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Project Rolla, Just Maintenance Things

Before we can get into doing fun things with this car, I needed to undo some neglect and deferred maintenance.

My inspection the other day showed that there were a few issues, mainly just from either not being maintained for ages or having the bare minimum to scrape along (typical Toyota life, it will put up with it and keep going).

Using my connections in the automotive trade I picked up a big box of parts this morning and set to work.

The first and most important thing I needed to sort was the thermostat. The car ran cold, took ages to warm up and when it did the temp would drop when moving. I’m sure this was causing some of the idle issues too. No good.

The thermostat lives up under the distributor. I tried to drain the radiator via the drain plug, but it was taking too long so I kicked the drain tray further under and just slowly slipped the radiator hose off and drained that way. Got most of it in the tray, which is unusual for me.

Just looking at the neck of that housing doesn’t bode well. A bit crusty.

Excuse the blurry pic, the housing is tucked away in the darkness, but this is the thermostat housing and the two nuts you need to remove. I doused them in CRC first and had no issues undoing them. Undoing the wiring off the distributor and pushing it aside helps, as does removing the top of the airbox.

Eww, this is the old thermostat. The gasket shouldn’t be chewed up like that.

This might be the reason it ran cold; daylight

The thermostat was jammed open, so even when stone cold like it was, it would let coolant flow on by.

This poor gasket. What has someone done to you?

The new genuine replacement thermostat and gasket looked much better. Nice and sealed closed.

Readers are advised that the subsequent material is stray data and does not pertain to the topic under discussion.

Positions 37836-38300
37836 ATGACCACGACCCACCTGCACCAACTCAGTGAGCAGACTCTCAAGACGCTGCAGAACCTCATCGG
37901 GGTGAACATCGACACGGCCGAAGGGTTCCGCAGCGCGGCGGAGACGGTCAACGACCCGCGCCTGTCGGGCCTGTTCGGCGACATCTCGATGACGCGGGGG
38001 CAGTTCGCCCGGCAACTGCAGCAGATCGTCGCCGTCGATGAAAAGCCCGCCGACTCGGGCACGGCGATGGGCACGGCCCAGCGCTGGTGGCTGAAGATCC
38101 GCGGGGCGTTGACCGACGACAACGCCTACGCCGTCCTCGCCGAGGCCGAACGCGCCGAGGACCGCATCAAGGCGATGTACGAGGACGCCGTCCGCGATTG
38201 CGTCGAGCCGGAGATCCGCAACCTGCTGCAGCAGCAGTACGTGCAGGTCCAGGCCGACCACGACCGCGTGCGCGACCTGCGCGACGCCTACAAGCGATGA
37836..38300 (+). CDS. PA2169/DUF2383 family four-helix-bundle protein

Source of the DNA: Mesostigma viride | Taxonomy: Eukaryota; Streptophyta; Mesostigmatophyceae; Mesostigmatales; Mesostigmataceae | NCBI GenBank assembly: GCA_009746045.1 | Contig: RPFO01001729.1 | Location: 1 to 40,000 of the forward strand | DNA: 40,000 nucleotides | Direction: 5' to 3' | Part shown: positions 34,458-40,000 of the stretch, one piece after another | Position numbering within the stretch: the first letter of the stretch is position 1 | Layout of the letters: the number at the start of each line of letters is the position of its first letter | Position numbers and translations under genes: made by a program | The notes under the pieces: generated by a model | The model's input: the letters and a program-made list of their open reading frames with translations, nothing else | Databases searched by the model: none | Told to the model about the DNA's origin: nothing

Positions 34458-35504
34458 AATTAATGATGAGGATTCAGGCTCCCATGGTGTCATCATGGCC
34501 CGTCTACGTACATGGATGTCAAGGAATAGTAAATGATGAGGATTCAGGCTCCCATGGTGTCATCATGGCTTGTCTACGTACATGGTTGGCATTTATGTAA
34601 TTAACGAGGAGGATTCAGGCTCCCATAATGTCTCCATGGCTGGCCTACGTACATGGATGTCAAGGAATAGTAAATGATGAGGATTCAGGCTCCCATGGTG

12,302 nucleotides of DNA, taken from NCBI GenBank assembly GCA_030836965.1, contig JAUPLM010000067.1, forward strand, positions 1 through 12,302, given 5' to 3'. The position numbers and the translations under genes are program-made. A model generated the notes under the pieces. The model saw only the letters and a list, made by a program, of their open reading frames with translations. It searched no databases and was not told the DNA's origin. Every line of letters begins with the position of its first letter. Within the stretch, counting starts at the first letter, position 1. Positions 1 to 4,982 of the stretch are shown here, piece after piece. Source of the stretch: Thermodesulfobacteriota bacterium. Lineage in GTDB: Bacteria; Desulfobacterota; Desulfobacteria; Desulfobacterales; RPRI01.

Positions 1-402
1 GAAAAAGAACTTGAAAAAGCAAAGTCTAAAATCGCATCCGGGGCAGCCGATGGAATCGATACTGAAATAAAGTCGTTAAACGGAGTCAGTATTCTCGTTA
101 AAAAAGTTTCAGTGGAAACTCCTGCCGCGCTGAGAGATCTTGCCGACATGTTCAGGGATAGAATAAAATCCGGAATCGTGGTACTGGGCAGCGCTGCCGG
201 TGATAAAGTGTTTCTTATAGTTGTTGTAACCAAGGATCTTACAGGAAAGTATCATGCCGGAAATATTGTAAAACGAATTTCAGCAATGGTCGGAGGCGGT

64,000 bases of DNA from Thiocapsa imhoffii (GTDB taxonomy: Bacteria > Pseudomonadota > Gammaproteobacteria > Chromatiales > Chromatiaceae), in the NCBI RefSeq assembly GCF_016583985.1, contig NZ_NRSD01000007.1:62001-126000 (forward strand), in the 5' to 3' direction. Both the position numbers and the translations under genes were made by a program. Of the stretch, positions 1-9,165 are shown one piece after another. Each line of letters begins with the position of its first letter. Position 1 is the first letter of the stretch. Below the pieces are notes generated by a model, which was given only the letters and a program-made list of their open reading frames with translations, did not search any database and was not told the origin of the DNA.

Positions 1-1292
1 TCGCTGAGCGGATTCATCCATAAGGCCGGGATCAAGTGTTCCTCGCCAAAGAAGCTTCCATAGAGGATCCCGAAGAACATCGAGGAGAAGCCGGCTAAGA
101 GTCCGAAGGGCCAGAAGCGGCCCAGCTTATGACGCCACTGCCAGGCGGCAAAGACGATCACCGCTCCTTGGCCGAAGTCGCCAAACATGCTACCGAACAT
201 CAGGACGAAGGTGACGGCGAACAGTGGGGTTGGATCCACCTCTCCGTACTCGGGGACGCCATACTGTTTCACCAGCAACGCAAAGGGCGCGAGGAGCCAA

Before refitting the housing I took it over to the overly-enthusiastic parts washer and gave it a good scrub. It was covered in old oil outside, and scale on the inside. A wire brush made the neck and mating surface a bit less crusty.

The new thermostat was fitted with the new gasket, making sure the jiggle-pin is located at the top. The nuts got a good lubing to make sure they are easy to bust off in the future.

Since I was in the area I also took the time to swap the distributor cap and rotor. I used a genuine cap and aftermarket rotor, just due to cost. These are the old ones.

Nice shiny new

Next on the hitlist was the spark plugs. The old ones were very worn out, with huge gaps (1.3mm). I’m also unconvinced they were the correct heat range (5).

A set of cheap, but reliable NGK BKR6E gapped to 0.8mm as per the spec went in. The leads look original but are in good visual condition so they will stay for now.

Before the final part, the oil change, I had to run the car up to temp to get the oil hot. This required topping up the coolant I drained and bleeding the system. This was done with the radiator cap off, heater on hot, and squeezing the hoses to burp air until the thermostat opens and the bottom hose gets hot.

Once it was bled I popped the cap back on the radiator, jacked the car up and drained the oil. The oil was jet black, but it had enough to keep it happy and I wasn’t panning for gold. The filter is a pain on these, being tucked up under the exhaust manifold (which is hot), and right next to the alternator and AC pump. I managed to crack it with a three claw tool, a short extension and a ratchet.

With the oil drained, filter replaced and 3.9L of Penrites finest 10W40 semi-synthetic oil in the sump it was time to fire the car up to fill the filter and check for leaks. All was well, and the engine was noticeably quieter already.

The last thing to do was to give the engine a quick clean and degrease. It will get a proper clean later on after I replace the rocker cover gasket, but I ran out of time to do that today.

One does not do all this work and not just take the car for a “road test”, that would be silly. So off I went, making sure to check that WOT and redline both work as expected, which yes, they do. The rolly polly suspension isn’t ideal for the twisty back road I road test on, but it’s still fun to just fang around in. I’m looking forward to driving it in manual form.

The engine is running and driving better than ever, with a nice stable and controlled idle, a smooth progressive rev to redline, and a good stable temp on the gauge. I’m tempted to wind the timing back up to 15 degrees for more power.

A great win overall. I thanked the car for being good by treating it to some LED bulbs in the interior and replacing a blown reversing light bulb.

Hopefully, if the weather plays nice I’ll be able to hit Pick A Part tomorrow and start grabbing bits to replace the broken things on this car, and also start hoarding manual conversion parts.

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